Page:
The Australian Human Rights Commission would like to encourage you to nominate a writer for the Human Rights Awards for 2014, in particular the Literature Awards.
The Human Rights Awards recognise the extraordinary contribution made to an Australian society by a variety of individuals and organisation committed to protecting and promoting human rights, social justice and equality.
The Literature Award is awarded to for a non-fiction work published in Australia, which can include books focused on social history, social commentary, biography or human rights and freedoms.
This year we will be celebrating 27 years of human rights achievements and we aim to bring together more than 400 guests at the Museum of Contemporary Art in Sydney on Wednesday 10 December in recognition of international Human Rights Day and to celebrate the achievements and winners large and small.
We receive over 250 nominations in ten categories, that include the Human Rights Medal and the Young Peoples Medal. Other categories Law Award, Community Individual Award, Community Organisation Award, Literature Award, Print and Online Award, Television Award and Radio Awards. Nominees may have made an outstanding contribution nationally or within their communities to the advancement of human rights, through the practice of law, through writing books or through their work in the media.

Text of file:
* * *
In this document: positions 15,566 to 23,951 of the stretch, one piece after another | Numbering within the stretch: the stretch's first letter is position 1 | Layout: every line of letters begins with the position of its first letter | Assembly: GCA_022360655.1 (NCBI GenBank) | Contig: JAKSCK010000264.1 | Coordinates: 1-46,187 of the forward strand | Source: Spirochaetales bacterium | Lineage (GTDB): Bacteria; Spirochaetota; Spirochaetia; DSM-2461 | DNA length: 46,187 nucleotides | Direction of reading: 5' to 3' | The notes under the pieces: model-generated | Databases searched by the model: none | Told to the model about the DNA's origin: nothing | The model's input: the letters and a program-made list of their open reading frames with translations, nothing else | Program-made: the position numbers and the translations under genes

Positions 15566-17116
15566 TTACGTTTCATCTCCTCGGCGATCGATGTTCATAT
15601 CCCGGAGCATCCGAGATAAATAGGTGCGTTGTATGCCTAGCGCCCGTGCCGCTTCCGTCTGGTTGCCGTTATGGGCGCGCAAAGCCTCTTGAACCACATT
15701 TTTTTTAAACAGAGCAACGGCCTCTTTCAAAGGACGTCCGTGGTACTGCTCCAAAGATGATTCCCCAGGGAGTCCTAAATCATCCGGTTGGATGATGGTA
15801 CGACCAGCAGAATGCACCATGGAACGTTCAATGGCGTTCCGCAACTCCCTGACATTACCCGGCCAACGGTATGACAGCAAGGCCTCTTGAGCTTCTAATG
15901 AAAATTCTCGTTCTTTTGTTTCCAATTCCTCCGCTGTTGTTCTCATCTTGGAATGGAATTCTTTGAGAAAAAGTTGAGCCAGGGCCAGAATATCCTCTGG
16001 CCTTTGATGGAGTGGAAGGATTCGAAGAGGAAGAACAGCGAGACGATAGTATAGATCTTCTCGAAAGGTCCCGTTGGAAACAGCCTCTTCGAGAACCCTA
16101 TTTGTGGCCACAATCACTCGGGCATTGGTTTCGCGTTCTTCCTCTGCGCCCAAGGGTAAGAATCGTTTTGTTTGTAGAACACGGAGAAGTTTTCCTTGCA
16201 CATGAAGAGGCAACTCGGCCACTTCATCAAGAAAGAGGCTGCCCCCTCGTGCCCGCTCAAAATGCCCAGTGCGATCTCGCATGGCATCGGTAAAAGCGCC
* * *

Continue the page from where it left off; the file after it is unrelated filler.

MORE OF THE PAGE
Last year the Literature Award was won by Ranjana Srivistava for Dying for Chat which discusses the communication breakdown between doctors and patients and the need for communication training to be incorporated into healthcare training.
Other finalists include: The Misogyny Factor by Anne Summers, The Flash of Recognition by Jane Lydon and Boy, Lost – A Family Memoir by Kristina Olssen.
Past Human Rights Medal winners include Ian Thorpe AO, Thérèse Rein, former Prime Minister Malcolm Fraser, Aboriginal activist Eddie Mabo and medical pioneer, Associate Professor Fred Hollows to name a few.
A full list of past winners of all Awards can be viewed on their website.